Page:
1. Home
  2. tech
  3. news
  4. These 3 charts show Apple has a long way to go before the iPhone wins in India

These 3 charts show Apple has a long way to go before the iPhone wins in India

Beatrice Nolan   

These 3 charts show Apple has a long way to go before the iPhone wins in India
    • Apple opened its first store in India — 14 years after first opening one in China.
    • CEO Tim Cook often compares the opportunity in India to its progress in China.

Apple has opened its first bricks-and-mortar store in India.

The Mumbai store opening attracted queues of around 300 people as customers stopped to take selfies with CEO Tim Cook and present him with vintage Apple devices.

Cook, who was in the country for the first time in seven years, appeared to match their excitement.

"The energy, creativity, and passion in Mumbai is incredible!" he wrote on Twitter. "We are so excited to open Apple BKC — our first store in India."

India has been a somewhat elusive market for Apple. Cook has been "optimistic" about the country for some time but government regulation and COVID-19 have slowed the company's plans for a physical presence.

India has strict rules around foreign entities doing business. Its government has become more liberal in letting in foreign retailers but there was, nonetheless, "a mandate that 30% of the sourcing should be done locally," Prachir Singh, senior analyst at Counterpoint Research, told Insider.

When the government relaxed this clause slightly in 2018, this finally allowed Apple to start planning for a physical store — but development paused due to the COVID-19 outbreak, he added.

This first store comes 14 years after Apple first opened in China, and Cook has sometimes compared the two markets.

"I see a lot of similarities to where China was several years ago. And so I'm very, very bullish and very, very optimistic about India," Cook told investors on an earnings call in 2017.

Is he right? We pulled together three charts breaking down Apple's risk and opportunity in India.

1. Android dominates the market

Android phones remain the devices of choice for the Indian population, thanks to a wide range of choice and how cheap they can be. Apple devices remain the preserve of a minority — likely the country's ultra wealthy.

The gap between the two systems is dramatic compared to wealthier markets such as the US and the UK.

In 2022, Apple beat out Android to claim more than half of the smartphone market for the first time in the US, according to previous data from Counterpoint.

In the same year, Apple only took 6% of the market share in India compared to Android's 94%.

2. Apple is capable of growing — see China

This chart shows Apple's growth in China over the years.

It looks small compared to Android and other operating systems, but that growth is impressive considering how many homegrown Chinese phone-makers it's up against. Huawei and Xiaomi in particular boast loyal consumers in their home market.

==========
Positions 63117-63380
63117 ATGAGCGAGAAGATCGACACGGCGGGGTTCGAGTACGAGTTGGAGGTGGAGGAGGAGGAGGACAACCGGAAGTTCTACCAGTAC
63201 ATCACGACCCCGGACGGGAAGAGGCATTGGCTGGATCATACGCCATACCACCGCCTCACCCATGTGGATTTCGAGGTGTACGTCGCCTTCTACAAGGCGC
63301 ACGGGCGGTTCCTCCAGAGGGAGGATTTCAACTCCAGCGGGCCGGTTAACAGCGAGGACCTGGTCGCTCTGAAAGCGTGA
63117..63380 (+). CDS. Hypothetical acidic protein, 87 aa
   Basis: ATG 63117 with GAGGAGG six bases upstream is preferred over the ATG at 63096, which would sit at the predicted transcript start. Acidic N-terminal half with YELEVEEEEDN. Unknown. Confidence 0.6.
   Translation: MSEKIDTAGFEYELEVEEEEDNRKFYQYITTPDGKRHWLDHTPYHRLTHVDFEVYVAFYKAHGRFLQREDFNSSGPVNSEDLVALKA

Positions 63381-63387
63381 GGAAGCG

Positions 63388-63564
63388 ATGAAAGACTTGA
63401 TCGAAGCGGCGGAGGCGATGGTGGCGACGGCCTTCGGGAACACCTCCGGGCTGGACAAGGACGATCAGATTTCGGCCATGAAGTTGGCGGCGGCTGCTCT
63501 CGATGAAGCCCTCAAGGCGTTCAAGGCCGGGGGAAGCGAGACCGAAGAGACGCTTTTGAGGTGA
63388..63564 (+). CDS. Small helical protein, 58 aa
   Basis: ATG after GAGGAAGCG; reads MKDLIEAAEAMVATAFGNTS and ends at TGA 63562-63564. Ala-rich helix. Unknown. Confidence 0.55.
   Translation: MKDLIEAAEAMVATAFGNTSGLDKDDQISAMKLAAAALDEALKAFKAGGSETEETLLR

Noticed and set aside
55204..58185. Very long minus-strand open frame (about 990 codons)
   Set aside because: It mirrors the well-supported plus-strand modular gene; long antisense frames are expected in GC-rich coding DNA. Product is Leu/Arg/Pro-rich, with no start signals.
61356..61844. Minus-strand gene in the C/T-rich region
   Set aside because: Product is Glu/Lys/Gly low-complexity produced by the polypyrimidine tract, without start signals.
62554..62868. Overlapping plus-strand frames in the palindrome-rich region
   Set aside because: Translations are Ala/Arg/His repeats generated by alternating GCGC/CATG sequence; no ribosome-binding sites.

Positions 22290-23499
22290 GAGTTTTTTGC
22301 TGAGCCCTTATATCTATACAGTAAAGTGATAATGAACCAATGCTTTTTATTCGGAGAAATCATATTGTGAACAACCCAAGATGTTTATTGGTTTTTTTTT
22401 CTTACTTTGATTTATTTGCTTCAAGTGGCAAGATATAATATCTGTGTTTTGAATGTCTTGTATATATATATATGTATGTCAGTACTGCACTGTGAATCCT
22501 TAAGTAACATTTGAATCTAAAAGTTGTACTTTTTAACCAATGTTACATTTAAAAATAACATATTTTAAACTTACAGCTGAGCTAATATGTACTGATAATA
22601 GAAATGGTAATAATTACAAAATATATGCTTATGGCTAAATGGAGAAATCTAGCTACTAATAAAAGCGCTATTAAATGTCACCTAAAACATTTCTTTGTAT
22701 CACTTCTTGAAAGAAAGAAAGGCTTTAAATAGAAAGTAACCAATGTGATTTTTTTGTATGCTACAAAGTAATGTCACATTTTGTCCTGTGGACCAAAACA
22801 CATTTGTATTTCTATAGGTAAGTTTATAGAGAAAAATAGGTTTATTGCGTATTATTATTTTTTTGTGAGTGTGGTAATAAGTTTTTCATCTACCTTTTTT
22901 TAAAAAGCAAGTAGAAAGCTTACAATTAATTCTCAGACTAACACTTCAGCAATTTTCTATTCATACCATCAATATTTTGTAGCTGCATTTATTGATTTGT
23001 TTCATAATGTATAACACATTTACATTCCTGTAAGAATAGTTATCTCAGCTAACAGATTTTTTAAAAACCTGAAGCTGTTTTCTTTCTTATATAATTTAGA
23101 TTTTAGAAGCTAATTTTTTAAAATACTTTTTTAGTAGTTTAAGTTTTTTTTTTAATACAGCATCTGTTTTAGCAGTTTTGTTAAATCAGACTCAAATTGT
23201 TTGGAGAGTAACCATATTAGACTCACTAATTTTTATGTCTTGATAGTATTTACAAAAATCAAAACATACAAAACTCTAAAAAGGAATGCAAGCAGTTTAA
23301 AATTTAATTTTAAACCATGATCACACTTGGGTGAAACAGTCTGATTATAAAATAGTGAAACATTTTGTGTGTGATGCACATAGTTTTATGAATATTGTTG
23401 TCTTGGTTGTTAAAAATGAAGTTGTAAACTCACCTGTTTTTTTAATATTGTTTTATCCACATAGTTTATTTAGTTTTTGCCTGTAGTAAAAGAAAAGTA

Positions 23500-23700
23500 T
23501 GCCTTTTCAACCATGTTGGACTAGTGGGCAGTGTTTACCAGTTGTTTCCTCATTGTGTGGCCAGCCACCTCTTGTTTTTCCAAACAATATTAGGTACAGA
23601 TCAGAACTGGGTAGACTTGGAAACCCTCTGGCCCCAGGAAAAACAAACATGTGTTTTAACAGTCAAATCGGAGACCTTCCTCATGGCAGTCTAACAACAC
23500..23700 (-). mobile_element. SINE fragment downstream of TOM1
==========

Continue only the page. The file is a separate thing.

Apple has increased iOS device sales over the years to claim 17% market share from rivals, per Counterpoint Research's data.

That apparently small market share accounts for a disproportionate size of Apple's overall business. Greater China brought in 19% of Apple's revenue for its fiscal full-year 2022, per the firm's financials, making it the firm's third-biggest region behind the US and Europe.

For Cook, India could offer similar tantalizing growth.

Tarun Pathak, research director at Counterpoint Research, told Insider the Indian market presented an opportunity for Apple to target tens of millions of smartphone sales every year, increasing the 6 million units it currently sells.

"Comparatively, Apple sells more than 50 million units annually in markets such as China and USA. So, India has the potential to reach that scale from a domestic demand perspective in the coming years," he said.

3. But India's population is not as rich as China

There is a major area where China differs from India: how much its citizens have to spend.

Not only does China boast more billionaires than India, but the country also has a much bigger growing middle class.

Our chart shows wealth distribution by region — anyone in the top 1% is a US dollar millionaire. India has a much larger proportion of its population in the lower percentiles of wealth. China has a higher concentration of wealthier citizens.

As noted by analysts at Credit Suisse who compiled this data for 2022, India does have "significant" numbers of citizens in the upper echelons of wealth.

But, overall, Indian citizens have less disposable income than their counterparts in China, the US, or Europe, per World Bank data.

They have less cash to spend on pricey gadgets — and they have historically been even more expensive in India.

Apple's products have been available online in India for years, but are more expensive due to import fees and taxes. In 2022, the iPhone SE 2022 sold for a minimum of Rs 43,900, around $534, in India compared to around $380, around Rs 32,000, in the US, per CNBC.

All of that suggests growth will be slow. Pricing may fall as Apple ramps up Indian manufacturing, and Indians are becoming increasingly willing to pay more for their phones.

"There was an increase of 18% in average selling price for the first 2 months of 2023 compared to the previous year," Counterpoint's Pathak said. "In 2022, the share of premium segment smartphones (>INR 30,000 or around $360) has crossed the 10% mark for the first time, reaching 11%."

Pathak added that financing schemes could also encourage Indians to buy iPhones.

Popular Right Now